Liberal MP caught stark naked during House of Commons video conference

William Amos, in Quebec, appeared on the screens of his fellow members of Parliament completely naked

Provincial health officer Dr. Bonnie Henry updates B.C.’s COVID-19 situation at the B.C. legislature, Feb. 1, 2020. (B.C. government)
B.C.’s COVID-19 case count jumps to 1,168 Wednesday, nearly 400 in hospital

Now 120 coronavirus patients in intensive care, six more deaths

Moss covered branches are seen in the Avatar Old Growth Forest near Port Renfrew on Vancouver Island, B.C. Thursday, Sept. 29, 2011. THE CANADIAN PRESS/Jonathan Hayward
B.C. blockades aimed at protecting old-growth forests reveal First Nation split

Two Pacheedaht chiefs say they’re ‘concerned about the increasing polarization over forestry activities’ in the territory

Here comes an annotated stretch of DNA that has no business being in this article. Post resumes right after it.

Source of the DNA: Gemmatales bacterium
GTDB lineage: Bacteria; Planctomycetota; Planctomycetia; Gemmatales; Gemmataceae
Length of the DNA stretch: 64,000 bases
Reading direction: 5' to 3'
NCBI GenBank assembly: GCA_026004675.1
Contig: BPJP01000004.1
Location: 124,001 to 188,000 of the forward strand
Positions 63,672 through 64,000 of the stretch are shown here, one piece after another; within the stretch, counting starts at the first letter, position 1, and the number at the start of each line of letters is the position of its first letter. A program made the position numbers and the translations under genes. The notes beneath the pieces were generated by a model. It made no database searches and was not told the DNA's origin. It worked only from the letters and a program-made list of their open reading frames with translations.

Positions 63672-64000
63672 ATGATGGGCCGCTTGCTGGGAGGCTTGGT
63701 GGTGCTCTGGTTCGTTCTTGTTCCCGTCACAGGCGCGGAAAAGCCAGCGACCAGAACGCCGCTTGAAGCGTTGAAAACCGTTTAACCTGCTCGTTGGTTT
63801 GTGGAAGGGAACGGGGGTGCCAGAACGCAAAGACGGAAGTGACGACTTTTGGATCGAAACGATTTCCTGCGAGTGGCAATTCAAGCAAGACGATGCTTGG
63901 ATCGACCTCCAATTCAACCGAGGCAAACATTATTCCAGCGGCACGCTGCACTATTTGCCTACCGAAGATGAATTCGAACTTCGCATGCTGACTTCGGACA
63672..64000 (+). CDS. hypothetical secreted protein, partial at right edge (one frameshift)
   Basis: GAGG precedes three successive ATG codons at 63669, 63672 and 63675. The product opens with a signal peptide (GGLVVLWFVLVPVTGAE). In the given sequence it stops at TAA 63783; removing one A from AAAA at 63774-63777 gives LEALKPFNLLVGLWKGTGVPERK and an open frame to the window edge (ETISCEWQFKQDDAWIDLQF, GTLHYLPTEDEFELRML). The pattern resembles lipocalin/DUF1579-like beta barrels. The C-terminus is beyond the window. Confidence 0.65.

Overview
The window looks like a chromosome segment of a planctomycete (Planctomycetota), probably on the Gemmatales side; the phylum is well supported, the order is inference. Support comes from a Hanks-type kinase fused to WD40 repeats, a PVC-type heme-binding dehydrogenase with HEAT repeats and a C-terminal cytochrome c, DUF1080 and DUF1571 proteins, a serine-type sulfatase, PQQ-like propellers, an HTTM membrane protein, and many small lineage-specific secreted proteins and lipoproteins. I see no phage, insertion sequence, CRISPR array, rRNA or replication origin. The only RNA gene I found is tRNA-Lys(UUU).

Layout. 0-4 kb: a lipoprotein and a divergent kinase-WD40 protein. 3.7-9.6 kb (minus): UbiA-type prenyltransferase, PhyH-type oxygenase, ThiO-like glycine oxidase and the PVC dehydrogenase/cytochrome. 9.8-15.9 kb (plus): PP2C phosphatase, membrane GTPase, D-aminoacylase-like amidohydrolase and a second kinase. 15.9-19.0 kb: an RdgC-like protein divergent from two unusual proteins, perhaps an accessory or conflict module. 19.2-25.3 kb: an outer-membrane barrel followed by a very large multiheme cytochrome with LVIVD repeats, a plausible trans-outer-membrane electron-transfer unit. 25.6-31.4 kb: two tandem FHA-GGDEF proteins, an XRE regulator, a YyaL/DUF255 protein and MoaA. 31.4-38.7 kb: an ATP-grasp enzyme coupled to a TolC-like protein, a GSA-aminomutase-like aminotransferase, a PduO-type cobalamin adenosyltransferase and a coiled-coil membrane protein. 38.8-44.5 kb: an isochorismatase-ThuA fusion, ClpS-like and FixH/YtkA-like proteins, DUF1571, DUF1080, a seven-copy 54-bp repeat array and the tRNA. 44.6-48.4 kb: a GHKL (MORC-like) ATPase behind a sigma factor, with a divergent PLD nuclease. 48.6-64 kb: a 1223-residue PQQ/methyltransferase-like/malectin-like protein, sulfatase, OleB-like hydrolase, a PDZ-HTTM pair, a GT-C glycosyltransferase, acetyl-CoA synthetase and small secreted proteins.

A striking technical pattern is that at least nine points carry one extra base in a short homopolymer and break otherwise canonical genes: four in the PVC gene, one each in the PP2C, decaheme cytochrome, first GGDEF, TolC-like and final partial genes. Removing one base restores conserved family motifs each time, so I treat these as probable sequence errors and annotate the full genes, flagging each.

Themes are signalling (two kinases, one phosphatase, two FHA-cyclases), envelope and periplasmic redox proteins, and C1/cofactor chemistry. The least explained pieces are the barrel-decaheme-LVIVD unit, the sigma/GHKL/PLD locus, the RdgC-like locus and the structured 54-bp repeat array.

Richmond RCMP Chief Superintendent Will Ng said, in March, the force received a stand-out number of seven reports of incidents that appeared to have “racial undertones.” (Phil McLachlan/Capital News)
‘Racially motivated’ incidents on the rise in B.C’s 4th largest city: police

Three incidents in Richmond are currently being invested as hate crimes, says RCMP Chief Superintendent Will Ng

Commercial trucks head south towards the Pacific Highway border crossing Wednesday (April 14, 2021). The union representing Canadian border officers wants its members to be included on the frontline priority list for the COVID-19 vaccine. (Aaron Hinks photo)
CBSA officers’ union calls for vaccine priority in B.C.

Border officers at ports including, YVR and land crossings should ‘not be left behind’

Cannabis bought in British Columbia (Ashley Wadhwani/Black Press Media)
Is it time to start thinking about greener ways to package cannabis?

Packaging suppliers are still figuring eco-friendly and affordable packaging options that fit the mandates of Cannabis Regulations

Join Black Press Media and Do Some Good
Join Black Press Media and Do Some Good

Pay it Forward program supports local businesses in their community giving

Most Read